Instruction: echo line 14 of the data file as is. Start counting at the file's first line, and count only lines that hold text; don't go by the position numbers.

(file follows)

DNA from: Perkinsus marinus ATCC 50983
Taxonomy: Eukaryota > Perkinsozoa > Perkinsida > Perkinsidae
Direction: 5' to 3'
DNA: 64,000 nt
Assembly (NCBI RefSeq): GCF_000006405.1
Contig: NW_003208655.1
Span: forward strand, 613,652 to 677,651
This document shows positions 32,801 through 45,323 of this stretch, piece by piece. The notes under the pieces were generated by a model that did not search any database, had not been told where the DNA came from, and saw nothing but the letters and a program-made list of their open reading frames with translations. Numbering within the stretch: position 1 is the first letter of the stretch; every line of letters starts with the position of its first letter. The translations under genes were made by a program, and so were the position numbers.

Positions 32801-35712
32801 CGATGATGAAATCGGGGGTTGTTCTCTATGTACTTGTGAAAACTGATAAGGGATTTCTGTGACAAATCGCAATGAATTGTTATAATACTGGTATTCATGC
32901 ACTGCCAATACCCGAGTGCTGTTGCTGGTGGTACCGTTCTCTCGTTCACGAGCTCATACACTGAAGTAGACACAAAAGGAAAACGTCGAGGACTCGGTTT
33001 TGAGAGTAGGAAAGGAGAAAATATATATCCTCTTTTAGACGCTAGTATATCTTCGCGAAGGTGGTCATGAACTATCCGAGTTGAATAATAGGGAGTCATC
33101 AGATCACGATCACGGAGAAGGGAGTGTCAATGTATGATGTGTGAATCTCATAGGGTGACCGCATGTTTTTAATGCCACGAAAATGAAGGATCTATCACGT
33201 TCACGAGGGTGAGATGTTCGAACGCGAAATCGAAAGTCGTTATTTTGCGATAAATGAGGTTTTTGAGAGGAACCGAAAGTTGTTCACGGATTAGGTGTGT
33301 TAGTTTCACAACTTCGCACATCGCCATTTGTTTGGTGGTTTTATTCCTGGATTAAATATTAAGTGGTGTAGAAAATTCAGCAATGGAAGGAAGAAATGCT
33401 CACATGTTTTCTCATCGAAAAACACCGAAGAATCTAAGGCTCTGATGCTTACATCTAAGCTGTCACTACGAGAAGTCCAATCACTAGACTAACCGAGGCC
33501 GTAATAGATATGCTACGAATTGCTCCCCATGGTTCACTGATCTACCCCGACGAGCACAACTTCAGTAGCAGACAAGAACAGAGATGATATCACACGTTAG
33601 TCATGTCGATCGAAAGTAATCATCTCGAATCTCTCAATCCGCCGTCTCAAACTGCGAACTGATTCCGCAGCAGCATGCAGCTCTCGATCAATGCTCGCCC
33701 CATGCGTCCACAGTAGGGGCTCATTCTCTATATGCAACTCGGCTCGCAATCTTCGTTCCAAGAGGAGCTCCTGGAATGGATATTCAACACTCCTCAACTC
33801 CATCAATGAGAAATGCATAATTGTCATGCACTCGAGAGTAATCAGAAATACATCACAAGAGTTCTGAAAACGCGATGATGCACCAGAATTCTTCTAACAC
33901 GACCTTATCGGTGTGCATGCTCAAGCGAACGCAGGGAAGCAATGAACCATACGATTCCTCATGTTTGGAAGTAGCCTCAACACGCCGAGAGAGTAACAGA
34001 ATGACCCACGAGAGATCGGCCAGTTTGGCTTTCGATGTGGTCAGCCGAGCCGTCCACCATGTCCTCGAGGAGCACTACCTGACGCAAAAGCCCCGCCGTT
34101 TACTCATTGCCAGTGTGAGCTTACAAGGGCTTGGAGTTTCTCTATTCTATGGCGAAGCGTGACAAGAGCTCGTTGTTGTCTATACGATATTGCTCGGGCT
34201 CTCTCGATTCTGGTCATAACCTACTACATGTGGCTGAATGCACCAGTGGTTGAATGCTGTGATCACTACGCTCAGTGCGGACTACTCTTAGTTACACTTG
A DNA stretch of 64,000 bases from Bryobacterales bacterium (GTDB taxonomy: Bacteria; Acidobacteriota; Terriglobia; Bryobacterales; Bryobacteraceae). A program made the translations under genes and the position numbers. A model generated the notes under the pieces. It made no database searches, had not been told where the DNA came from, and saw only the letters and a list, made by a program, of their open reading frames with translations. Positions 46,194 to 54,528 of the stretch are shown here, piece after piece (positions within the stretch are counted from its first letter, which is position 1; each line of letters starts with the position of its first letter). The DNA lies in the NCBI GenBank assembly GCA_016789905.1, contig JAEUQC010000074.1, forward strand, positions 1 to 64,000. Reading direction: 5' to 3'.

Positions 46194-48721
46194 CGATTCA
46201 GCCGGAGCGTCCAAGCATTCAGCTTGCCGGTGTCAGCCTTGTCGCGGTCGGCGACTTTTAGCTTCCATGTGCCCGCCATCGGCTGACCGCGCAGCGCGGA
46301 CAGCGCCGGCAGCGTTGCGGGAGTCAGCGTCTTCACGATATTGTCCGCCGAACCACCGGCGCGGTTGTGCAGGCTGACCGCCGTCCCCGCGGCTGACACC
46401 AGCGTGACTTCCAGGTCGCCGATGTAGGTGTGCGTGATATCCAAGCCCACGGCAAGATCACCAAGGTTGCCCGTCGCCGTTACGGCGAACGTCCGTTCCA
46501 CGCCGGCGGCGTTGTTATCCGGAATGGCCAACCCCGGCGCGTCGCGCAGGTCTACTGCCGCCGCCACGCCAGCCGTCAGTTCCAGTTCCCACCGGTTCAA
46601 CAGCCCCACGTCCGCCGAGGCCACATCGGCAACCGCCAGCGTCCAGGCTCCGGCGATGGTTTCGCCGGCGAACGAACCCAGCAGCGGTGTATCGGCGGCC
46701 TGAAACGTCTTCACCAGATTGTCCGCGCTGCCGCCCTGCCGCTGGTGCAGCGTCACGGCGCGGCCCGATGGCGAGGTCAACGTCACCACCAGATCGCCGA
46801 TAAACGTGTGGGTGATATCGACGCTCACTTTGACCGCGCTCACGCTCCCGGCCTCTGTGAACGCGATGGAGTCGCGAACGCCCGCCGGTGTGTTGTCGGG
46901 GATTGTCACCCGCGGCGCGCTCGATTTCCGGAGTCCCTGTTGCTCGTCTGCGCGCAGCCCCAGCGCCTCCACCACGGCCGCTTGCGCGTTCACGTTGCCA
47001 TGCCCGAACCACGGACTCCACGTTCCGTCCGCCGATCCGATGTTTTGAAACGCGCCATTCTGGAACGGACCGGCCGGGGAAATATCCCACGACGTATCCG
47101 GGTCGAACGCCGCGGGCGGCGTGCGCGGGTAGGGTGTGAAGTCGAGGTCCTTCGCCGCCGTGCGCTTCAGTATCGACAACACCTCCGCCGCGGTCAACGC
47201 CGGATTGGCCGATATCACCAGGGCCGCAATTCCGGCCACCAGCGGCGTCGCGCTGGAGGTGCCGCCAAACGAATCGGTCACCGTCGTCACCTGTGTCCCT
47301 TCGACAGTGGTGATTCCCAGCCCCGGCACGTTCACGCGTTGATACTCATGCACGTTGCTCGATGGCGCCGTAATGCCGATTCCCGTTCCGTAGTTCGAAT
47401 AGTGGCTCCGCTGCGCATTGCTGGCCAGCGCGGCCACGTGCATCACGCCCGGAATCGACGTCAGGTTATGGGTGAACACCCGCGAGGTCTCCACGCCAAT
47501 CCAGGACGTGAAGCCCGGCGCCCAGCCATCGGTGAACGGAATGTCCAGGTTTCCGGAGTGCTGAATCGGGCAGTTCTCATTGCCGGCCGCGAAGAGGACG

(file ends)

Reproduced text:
33201 TCACGAGGGTGAGATGTTCGAACGCGAAATCGAAAGTCGTTATTTTGCGATAAATGAGGTTTTTGAGAGGAACCGAAAGTTGTTCACGGATTAGGTGTGT